Maggy Hawk “Afleet” Pinot Noir 2012, Anderson Valley. Afleet, the smallest production of this pinot noirs from 2012, comes from the Maggy Hawk estate’s Block 4 vineyard, measuring only 1.23 acres; it aged in French oak for 14 months, 43 percent new barrels. Seven months put a little weight and depth on this wine from when I tasted it in March. Initially, I was impressed with its spareness and elegance, as well as its dusty, loamy quality and its smoky, spicy cherry and plum fruit. Presently, I was taken by a beautiful transparent medium ruby color; by its notes of red and black currants and cherries permeated by hints of cloves and pomegranate; by its deep, dark, spicy rooty character and its foundation in the earth, because this Afleet is a pinot noir that feels as if it’s still drawing nourishment from the soil and bedrock of the vineyard. The texture is almost powdery graphite and talc-like elements, though energized by (ahem) fleet acidity. Alcohol content is 14.5 percent. Production was 156 cases. Drink now through 2022 to 2024. Exceptional. About $66.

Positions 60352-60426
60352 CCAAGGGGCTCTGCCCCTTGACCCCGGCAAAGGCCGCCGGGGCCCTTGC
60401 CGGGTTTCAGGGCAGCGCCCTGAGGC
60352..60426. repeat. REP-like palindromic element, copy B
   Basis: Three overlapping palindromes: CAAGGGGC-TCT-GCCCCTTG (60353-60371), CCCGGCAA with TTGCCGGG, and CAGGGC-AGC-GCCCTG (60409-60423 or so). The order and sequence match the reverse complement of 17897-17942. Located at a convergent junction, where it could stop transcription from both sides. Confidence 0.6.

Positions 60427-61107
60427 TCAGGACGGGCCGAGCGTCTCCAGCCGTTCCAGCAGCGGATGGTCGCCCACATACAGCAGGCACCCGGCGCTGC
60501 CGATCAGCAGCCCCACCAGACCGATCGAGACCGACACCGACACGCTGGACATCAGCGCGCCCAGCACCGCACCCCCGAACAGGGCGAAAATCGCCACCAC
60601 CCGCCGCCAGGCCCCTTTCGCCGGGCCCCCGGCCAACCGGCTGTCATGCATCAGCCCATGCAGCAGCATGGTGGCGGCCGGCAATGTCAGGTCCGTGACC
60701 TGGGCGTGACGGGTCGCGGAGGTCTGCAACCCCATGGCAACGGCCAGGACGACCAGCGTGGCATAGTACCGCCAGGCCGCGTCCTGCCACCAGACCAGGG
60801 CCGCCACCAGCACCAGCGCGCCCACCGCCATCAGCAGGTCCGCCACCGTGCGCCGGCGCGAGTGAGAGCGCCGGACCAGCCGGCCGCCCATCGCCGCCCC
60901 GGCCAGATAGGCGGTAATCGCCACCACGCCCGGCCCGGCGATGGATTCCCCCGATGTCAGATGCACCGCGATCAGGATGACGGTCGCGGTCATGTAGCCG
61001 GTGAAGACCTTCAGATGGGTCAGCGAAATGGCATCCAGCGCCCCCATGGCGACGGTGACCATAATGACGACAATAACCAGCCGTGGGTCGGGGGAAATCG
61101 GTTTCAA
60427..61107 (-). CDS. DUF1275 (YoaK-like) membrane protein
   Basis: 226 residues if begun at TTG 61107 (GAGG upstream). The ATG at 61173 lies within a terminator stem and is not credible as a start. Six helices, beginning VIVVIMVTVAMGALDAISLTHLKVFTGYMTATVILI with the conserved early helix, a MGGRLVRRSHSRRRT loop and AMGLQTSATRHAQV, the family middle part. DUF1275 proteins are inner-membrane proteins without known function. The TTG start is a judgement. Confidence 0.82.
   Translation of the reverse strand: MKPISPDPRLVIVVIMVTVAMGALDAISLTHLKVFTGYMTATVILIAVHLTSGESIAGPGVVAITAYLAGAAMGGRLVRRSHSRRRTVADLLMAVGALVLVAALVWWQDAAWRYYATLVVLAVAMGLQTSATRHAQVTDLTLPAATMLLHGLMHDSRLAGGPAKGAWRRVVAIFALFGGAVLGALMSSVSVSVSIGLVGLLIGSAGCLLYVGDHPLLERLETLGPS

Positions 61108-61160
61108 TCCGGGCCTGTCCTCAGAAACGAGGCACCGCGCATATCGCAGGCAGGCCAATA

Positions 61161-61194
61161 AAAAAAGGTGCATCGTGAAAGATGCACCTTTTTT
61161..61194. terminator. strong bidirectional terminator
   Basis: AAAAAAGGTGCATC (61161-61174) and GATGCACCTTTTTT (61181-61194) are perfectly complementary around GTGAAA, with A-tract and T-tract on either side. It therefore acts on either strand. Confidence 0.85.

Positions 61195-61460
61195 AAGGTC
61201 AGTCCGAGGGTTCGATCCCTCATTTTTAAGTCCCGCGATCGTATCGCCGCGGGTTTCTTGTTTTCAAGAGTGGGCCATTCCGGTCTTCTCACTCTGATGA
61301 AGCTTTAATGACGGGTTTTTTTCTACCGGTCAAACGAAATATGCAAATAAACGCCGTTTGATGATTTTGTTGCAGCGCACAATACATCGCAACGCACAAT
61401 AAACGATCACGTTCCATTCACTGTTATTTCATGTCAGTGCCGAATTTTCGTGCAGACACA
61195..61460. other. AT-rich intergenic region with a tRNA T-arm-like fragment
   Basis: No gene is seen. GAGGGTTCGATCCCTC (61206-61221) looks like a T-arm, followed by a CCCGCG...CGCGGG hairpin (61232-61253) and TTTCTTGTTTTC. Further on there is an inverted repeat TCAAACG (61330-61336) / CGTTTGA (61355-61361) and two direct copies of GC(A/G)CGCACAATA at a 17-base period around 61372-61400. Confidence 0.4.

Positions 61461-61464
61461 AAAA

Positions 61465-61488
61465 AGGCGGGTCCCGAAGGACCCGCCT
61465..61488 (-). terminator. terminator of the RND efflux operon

Maggy Hawk “Stormin'” Pinot Noir 2012, Anderson Valley. This Stormin’ pinot noir saw the least new oak of this foursome, meaning 41 percent, aging for the standard 14 months; the grapes derived from the estate’s 3.47-acre Block 6 vineyard, adjacent to the Jolie Block 7. Despite its lovely transparent medium ruby-magenta hue, almost an expression of lustrous fragility, the wine seethes with elements of leather and loam, with wild and briery red and black currant and cherry scents and flavors, and an array of domestic and exotic spices ranging from cloves and sassafras to allspice and sandalwood. Mainly, though, this is a resolutely vibrant and structured wine that reveals remarkable purity and intensity of the grape and its feeling for a patch of land; a few minutes in the glass bring out more delicate touches of violets and lilac and hints of tobacco and bitter chocolate. 14.5 percent alcohol. Production was 223 cases. Drink now through 2019 to 2022. Excellent. About $66.